The home will need to be constructed by a builder with a valid VA builder ID. These aren’t hard to get, and it’s even possible for veterans to build the home themselves. Builders will often need to provide a one-year warranty.

VA appraisals are required even for new construction, but the appraiser may be able to base the appraisal on the home’s plans and specifications, with a final inspection to follow once the home is actually built.

These are just a few reasons why it’s important to talk with a VA lender at the beginning of the process. Lining up a construction loan is a critical step, but you’ll need to be able to turn that short-term loan into a long-term mortgage once the home is built. That’s not something you want to wait to explore.

New Construction Purchase v. Refinance

The big difference between VA purchase and VA Cash-Out refinance loans is your ability to get cash back at closing.

With a VA purchase loan, lenders will lend whichever is less between the appraised value of the home and the total payoff for the home’s construction (and the land loan if that amount isn’t included in the construction loan).

On a Cash-Out refinance, qualified buyers may be able to borrow up to 100 percent of the home’s appraised value. That means veterans and military members may be able get cash back at closing from the home’s equity, which could help defray the upfront cost of a down payment or other cash outlays.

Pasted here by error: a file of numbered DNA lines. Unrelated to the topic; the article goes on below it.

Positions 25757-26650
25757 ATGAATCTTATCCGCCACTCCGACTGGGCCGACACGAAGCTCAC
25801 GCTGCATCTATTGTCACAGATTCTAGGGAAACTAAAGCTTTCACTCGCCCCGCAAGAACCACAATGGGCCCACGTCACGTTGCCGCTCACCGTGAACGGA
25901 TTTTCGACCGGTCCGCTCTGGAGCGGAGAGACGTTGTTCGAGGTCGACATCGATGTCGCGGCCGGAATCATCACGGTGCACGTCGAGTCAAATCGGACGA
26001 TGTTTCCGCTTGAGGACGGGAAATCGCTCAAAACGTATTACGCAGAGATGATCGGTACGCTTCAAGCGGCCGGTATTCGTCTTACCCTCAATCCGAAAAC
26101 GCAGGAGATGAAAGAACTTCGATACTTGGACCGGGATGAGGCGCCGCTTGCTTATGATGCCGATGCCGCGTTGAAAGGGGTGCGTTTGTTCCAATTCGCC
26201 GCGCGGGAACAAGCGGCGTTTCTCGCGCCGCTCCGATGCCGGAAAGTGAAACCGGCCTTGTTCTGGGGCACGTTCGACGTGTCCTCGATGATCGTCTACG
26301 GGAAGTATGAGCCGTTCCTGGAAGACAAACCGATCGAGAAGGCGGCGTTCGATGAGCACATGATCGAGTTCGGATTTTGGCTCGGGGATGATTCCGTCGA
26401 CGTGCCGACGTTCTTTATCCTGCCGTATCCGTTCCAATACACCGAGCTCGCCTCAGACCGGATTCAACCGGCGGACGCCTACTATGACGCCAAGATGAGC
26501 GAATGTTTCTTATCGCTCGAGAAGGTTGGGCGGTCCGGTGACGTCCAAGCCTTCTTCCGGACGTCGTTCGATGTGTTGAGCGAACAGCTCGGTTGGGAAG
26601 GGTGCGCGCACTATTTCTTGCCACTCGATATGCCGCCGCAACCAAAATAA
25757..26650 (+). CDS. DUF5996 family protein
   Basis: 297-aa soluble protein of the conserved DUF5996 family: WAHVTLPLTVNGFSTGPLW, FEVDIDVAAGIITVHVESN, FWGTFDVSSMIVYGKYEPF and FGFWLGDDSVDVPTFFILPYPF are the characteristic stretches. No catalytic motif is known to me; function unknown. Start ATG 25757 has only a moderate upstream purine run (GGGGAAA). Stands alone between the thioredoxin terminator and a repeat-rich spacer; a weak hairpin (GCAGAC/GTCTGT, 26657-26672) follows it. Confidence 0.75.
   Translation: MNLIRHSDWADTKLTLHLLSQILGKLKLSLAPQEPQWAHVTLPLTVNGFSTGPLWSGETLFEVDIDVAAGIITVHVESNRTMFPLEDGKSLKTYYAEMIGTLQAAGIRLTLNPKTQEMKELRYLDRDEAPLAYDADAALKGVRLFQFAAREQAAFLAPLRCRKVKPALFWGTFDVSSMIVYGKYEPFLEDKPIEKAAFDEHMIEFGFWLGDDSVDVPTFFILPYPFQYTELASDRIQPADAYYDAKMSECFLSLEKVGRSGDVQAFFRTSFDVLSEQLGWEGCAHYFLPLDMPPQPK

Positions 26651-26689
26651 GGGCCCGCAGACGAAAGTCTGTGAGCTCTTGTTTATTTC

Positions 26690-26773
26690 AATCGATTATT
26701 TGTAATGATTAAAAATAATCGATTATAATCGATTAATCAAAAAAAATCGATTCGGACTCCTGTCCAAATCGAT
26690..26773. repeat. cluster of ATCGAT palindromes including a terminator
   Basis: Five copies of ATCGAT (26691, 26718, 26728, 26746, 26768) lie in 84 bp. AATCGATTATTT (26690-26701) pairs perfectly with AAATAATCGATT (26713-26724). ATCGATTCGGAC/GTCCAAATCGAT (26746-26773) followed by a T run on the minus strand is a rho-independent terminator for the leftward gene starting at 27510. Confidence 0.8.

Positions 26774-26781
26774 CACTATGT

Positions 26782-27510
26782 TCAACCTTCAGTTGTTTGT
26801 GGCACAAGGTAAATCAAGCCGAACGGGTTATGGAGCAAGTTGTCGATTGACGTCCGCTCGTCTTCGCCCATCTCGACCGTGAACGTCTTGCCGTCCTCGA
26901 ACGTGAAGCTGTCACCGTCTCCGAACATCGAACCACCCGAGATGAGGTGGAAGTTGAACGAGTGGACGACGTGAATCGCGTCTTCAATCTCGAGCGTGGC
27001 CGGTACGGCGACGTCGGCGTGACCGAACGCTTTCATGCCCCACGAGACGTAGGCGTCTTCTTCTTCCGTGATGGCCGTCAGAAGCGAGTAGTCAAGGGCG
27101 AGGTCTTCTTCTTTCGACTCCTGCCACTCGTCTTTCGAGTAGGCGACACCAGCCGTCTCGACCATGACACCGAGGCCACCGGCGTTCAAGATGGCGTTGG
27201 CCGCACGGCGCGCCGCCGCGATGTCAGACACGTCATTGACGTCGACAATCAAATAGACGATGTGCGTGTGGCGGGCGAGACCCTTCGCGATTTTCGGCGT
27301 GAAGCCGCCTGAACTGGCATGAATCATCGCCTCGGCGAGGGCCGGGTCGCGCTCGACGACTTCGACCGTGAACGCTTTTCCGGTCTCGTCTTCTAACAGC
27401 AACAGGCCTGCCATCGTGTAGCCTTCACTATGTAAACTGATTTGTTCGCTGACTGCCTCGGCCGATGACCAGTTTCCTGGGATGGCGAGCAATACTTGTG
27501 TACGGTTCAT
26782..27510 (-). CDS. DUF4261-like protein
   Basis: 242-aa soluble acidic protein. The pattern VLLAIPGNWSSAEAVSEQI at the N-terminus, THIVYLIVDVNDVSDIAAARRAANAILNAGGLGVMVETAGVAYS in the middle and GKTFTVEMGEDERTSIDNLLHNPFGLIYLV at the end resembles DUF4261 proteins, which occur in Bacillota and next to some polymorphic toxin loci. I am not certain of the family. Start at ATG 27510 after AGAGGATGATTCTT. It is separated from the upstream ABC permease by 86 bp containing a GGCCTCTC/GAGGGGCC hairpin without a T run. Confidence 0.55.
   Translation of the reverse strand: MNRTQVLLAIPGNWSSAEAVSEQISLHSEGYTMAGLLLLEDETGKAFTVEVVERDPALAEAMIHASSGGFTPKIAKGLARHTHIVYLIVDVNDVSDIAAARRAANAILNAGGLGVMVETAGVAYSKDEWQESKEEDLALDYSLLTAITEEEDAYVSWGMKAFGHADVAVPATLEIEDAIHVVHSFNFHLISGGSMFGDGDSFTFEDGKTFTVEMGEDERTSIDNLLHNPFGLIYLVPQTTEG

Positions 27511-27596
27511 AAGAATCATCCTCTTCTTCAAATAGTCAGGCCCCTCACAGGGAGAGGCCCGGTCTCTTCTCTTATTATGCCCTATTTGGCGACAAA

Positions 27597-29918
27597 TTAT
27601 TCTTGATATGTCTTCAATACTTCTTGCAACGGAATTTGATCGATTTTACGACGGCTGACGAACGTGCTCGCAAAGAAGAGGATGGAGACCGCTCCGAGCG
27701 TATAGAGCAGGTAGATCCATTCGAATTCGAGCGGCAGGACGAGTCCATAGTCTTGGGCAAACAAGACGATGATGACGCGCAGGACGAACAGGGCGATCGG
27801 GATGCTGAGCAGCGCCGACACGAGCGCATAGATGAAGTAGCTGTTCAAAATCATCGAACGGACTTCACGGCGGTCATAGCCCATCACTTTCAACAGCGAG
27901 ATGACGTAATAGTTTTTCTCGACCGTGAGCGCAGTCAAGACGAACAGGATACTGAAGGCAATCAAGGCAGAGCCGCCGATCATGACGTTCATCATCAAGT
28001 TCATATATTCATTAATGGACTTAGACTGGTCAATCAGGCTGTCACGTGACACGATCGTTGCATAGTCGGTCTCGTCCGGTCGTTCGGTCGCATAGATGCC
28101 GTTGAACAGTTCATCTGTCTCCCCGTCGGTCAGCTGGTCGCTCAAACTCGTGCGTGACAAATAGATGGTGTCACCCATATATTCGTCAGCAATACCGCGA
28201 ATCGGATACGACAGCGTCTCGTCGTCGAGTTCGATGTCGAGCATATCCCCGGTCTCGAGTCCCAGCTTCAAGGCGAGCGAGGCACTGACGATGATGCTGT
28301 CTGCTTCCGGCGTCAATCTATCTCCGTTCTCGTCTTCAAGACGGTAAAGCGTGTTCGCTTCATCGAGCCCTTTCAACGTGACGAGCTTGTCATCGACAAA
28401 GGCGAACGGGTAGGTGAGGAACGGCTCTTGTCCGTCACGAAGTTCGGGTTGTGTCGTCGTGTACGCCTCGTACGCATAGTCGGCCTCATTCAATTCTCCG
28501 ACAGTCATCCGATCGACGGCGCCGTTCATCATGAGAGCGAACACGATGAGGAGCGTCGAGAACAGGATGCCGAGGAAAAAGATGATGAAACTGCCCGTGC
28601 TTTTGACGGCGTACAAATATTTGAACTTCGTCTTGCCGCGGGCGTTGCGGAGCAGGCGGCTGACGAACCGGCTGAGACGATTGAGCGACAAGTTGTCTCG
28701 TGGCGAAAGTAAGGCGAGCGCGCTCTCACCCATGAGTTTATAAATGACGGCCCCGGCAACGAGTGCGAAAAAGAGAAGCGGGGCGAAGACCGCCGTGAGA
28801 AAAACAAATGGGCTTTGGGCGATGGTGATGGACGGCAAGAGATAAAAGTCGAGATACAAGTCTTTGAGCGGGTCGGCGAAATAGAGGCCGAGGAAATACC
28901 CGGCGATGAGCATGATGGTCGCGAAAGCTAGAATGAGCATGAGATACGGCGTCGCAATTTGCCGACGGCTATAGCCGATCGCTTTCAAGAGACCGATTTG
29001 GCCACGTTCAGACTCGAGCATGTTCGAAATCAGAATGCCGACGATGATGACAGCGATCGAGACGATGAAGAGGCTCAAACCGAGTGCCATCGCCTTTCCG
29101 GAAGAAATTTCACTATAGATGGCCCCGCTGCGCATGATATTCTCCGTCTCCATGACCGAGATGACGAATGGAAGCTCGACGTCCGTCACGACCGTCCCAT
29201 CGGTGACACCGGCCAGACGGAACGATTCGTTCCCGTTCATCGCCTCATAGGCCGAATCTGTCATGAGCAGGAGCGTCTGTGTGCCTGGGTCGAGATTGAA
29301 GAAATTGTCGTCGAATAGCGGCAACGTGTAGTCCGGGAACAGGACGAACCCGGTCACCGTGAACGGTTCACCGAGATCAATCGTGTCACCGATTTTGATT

For example, let’s say you put down 10 percent to secure a $300,000 construction loan that covers acquisition of the land and construction of the new home. Subtract the down payment you’ve already forked over ($30,000) and you’re left needing to borrow $270,000 to repay the construction loan.

If the VA appraisal ultimately determines the home’s value is $300,000, you might be able to borrow that amount and get back in cash the difference between the appraised value and what you owe ($30,000 in this example).

Guidelines on loan-to-value ratio and other requirements can vary by lender.

Generally, at Veterans United, the borrower would need to hold title to the land on which the home is built in order to be eligible for a refinance. Otherwise, we would treat it as a purchase loan.

Some buyers may jump at this cash-back opportunity, while others would prefer to keep building equity and start with the smaller loan balance. Every buyer’s situation is different.

To sum up, it is absolutely possible to use your VA loan benefits for new construction. But the process isn’t always simple or straightforward, and some buyers may need money for a down payment to get things moving.

Talk with a Veterans United loan specialist at 855-870-8845 about turning a construction loan into a permanent VA mortgage. You can also fill out a VA loan application and get a call back.